When environments change rapidly, habitat or behavioural limitations will prevent many species from adapting. Recent observations suggest that Australia’s little penguins, for example, do not seem to know how to avoid fire, yet their environment is increasingly at risk of fire outbreaks.
In coastal regions, misty rain or fog following long spells of hot, dry and dusty weather can result in the ignition of power-pole cross arms, due to a build-up of salt and dust on the insulators. The red-hot salt crust can fall from the pole and ignite vegetation at its base.
In recent years a number of such fires have occurred on Phillip Island, Victoria, home to a large colony of little penguins, Eudyptula minor. These fires, as well as a lightning-initiated fire late in 2005 on Seal Island in Victoria, have caused the death or injury of many little penguins.
In each case, the penguins did not avoid the fire, suggesting that their responses to fire are surprisingly inappropriate and maladaptive.
In many cases, dead penguins were found either in their burrows (often collapsed) or within metres of burrows. Birds nesting under vegetation appeared to remain until they were severely burnt or killed. Penguins were also observed standing beside flames preening singed feathers, rather than moving away.
Most live penguins suffered debilitating injuries including burns to their feet and legs, scorched feathers and blistered skin, swollen eyes, and many had difficulty breathing.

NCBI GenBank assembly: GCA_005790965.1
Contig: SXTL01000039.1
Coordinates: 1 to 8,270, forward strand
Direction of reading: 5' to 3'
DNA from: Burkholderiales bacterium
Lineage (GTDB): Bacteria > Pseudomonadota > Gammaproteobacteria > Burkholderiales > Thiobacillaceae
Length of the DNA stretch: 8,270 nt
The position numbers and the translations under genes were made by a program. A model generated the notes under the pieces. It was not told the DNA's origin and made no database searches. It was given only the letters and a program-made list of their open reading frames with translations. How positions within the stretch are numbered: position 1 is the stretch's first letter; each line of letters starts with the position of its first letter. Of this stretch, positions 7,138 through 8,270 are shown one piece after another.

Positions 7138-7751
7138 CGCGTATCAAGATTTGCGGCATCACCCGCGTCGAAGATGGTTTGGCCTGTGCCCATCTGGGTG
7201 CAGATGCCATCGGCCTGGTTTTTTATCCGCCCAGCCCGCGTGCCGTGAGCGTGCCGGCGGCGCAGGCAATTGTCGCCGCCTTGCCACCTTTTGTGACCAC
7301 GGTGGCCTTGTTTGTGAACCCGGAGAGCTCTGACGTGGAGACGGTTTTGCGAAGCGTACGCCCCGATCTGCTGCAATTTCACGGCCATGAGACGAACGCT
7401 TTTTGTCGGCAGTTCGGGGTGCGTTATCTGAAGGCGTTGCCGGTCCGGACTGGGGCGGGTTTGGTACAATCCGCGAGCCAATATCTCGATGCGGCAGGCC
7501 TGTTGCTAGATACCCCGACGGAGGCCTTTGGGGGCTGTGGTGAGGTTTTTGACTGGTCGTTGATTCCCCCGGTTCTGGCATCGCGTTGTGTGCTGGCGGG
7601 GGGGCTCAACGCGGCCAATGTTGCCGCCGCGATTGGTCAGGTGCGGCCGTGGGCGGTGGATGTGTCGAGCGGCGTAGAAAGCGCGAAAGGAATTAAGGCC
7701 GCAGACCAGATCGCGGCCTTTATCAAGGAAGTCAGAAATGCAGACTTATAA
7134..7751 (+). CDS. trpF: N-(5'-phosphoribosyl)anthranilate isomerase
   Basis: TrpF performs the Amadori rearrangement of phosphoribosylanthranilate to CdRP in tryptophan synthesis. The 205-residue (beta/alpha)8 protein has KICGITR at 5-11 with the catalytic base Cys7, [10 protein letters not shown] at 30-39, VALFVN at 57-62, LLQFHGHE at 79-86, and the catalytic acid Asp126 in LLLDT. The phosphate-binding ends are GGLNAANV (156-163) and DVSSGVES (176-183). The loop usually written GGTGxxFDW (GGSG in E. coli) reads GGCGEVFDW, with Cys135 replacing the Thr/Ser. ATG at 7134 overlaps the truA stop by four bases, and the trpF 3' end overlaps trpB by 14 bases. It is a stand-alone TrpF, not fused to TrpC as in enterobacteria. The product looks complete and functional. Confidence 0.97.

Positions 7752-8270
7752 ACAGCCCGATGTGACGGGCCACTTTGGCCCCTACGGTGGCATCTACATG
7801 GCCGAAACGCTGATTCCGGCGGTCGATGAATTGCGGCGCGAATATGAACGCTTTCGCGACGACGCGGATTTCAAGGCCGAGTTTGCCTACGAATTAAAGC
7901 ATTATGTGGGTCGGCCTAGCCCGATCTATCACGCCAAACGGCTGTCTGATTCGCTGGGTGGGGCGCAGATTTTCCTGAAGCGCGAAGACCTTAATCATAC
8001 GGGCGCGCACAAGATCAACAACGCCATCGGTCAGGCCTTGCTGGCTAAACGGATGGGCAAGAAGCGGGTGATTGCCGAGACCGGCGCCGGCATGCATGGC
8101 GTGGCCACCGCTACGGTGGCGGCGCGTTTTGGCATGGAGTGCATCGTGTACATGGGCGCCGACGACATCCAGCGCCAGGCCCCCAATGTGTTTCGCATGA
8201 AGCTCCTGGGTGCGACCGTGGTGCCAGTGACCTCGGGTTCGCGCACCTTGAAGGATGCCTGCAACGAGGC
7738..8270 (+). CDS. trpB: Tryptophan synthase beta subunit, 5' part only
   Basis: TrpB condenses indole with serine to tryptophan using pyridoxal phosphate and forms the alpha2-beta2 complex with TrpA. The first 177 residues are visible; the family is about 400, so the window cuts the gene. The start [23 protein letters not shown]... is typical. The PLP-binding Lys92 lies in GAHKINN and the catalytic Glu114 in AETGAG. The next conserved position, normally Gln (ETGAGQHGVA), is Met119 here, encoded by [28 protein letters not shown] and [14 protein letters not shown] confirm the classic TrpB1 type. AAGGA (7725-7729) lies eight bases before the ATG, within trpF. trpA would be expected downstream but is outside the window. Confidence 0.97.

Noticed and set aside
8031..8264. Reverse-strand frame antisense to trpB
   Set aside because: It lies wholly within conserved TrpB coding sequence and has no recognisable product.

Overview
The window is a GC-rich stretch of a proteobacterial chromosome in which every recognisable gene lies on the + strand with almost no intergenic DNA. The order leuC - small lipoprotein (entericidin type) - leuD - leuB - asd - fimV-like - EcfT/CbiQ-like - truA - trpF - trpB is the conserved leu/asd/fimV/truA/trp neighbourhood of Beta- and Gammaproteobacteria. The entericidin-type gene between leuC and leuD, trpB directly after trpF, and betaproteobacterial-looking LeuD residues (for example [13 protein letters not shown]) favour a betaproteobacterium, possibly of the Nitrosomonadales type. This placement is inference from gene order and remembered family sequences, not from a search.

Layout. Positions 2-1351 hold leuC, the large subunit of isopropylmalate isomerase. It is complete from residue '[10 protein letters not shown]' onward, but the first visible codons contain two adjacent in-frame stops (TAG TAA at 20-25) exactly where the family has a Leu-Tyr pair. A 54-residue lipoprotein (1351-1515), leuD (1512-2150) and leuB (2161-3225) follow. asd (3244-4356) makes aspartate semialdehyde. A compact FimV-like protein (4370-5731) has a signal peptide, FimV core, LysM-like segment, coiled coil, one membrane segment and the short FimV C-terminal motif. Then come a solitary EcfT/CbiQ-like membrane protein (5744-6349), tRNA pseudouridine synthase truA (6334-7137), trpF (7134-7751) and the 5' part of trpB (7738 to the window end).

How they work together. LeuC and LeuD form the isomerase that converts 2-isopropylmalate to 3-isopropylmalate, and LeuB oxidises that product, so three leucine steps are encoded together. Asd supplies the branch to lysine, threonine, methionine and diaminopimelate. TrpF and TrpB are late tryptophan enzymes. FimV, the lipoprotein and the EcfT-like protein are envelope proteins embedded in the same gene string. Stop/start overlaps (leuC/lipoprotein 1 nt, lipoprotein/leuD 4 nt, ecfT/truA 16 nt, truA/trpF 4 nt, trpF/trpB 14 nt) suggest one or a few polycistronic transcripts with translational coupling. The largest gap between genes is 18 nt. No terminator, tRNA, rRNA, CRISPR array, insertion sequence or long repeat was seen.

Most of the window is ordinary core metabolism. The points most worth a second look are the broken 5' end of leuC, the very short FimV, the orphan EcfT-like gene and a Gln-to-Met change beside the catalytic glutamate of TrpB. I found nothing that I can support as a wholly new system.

The synchronised breeding of seabirds such as penguins when large numbers are present in a colony makes them particularly vulnerable to such fires during their nesting seasons. This is particularly true for burrow-nesting species, such as the little penguin, which are disinclined to abandon eggs or chicks, or emerge from their burrows during daytime.
Increased occurrence of hot, dry and dusty weather is projected for the future and may result in increased fire-related risk of little penguin death and injury on Phillip Island if these periods are followed by rain or fog.
As coastal development encroaches on little penguin colonies throughout south-eastern Australia, this risk is heightened.
Risk reduction options include running the power underground, more regular pole inspections, improved insulator design and cleaning of the insulators. The risk of fire can be reduced further by appropriate habitat management such as the planting of fire-retardant vegetation and quick response by agencies when fires occur.
1 In 1999, a group of researchers led by Norman Myers identified 25 global biodiversity hotspots comprising 1.4 per cent of the Earth’s land surface where as many as 44 per cent of all vascular plant species and 35 per cent of all species in four vertebrate groups are confined and considered threatened with destruction. The number of hotspots was later expanded to 34 (see www.biodiversityhotspots.org).
2 That is, having a moderate or well-balanced supply of water.
3 The Avon Wheatbelt 2 Interim Biogeographic Regionalisation for Australia (IBRA).